Re: QUESTION: VINTAGE COLOR TVs
- From: "Dave Plowman (News)" <dave@xxxxxxxxxxxxxxx>
- Date: Sat, 31 Dec 2005 02:02:08 +0000 (GMT)
In article <8iltf.135$7x.21@trnddc03>,
James Sweet <jamessweet@xxxxxxxxxxx> wrote:
> > In the '70s, some makers changed to phosphors that gave a brighter
> > picture but an orange rather than a true red. And these could never
> > give decent flesh tones.
> It was earlier than that. They changed from a magnesium fluorogermanate
> phosphor to a yttrium vanadate. The fluorogermanate did produce a very
> nice red, but brightness was far too low compared to modern CRTs. The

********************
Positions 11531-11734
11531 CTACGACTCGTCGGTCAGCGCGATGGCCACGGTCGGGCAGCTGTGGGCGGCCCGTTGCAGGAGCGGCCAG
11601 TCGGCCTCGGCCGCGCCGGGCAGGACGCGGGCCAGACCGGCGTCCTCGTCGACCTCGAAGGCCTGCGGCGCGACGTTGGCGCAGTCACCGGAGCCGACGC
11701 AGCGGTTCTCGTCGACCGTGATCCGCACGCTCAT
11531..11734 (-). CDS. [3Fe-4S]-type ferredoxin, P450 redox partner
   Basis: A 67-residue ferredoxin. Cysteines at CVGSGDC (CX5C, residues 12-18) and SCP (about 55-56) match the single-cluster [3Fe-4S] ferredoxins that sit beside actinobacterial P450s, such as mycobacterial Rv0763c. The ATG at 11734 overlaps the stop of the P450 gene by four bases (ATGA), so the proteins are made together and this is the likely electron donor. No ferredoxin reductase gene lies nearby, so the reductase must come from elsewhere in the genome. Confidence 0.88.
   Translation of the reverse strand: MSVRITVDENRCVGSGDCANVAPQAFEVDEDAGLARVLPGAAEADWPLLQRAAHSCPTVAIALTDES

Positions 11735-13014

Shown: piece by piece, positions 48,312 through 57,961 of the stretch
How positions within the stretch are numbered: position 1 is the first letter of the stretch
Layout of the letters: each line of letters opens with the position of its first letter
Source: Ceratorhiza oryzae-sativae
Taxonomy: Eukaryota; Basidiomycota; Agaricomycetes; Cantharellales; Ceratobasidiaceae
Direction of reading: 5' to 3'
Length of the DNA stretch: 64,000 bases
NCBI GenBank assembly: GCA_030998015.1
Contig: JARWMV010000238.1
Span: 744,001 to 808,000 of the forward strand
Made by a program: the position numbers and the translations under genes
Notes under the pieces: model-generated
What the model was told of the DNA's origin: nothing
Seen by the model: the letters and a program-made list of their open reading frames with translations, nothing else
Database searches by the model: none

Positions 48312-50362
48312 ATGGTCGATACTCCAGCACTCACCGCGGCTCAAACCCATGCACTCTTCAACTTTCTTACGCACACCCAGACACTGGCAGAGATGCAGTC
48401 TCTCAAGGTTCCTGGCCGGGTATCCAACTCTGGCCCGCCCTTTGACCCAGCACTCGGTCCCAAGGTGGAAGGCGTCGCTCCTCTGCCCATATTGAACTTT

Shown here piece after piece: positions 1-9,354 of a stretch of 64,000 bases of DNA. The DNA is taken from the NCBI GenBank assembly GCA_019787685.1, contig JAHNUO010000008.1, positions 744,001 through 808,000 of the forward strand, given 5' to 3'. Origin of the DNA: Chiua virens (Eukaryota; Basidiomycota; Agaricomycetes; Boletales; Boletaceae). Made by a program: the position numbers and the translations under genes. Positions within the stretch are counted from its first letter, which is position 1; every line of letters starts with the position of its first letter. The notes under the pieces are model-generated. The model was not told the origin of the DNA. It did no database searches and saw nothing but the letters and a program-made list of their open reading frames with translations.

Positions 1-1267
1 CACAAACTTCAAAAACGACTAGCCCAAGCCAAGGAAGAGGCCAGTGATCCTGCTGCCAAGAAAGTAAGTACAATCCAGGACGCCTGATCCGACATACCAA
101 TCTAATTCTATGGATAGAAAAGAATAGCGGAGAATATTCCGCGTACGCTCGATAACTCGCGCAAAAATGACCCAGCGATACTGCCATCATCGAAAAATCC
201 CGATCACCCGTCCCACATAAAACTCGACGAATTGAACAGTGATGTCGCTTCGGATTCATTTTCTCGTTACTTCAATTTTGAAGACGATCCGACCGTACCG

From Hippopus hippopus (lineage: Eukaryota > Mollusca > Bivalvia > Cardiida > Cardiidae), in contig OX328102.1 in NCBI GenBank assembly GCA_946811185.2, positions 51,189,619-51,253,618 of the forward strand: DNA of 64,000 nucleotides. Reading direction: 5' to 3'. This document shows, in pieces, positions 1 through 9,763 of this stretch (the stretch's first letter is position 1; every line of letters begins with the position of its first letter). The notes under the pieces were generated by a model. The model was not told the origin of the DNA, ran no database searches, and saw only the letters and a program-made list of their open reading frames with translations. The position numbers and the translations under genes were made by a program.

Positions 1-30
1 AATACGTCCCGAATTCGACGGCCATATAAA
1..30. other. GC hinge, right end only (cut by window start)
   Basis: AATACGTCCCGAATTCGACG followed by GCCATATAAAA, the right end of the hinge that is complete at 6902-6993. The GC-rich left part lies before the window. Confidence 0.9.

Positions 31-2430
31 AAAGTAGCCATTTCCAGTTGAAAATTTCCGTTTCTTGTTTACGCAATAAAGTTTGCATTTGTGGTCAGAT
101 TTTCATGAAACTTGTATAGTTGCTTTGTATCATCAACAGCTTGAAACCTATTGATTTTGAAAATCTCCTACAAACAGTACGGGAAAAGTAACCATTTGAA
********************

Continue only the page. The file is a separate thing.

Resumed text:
> same phosphors were used on coated mercury vapor lamps, the former is
> denoted /C while the latter, which came out in the mid 60's is /DX.
In the UK we didn't have colour TV in the mid '60s. ;-) But the first
generation sets here with 19 and 25" shadow mask tubes used the original
NTSC phosphors. The rot started with PIL types.
*Can fat people go skinny-dipping?
Dave Plowman dave@xxxxxxxxxxxxxxx London SW
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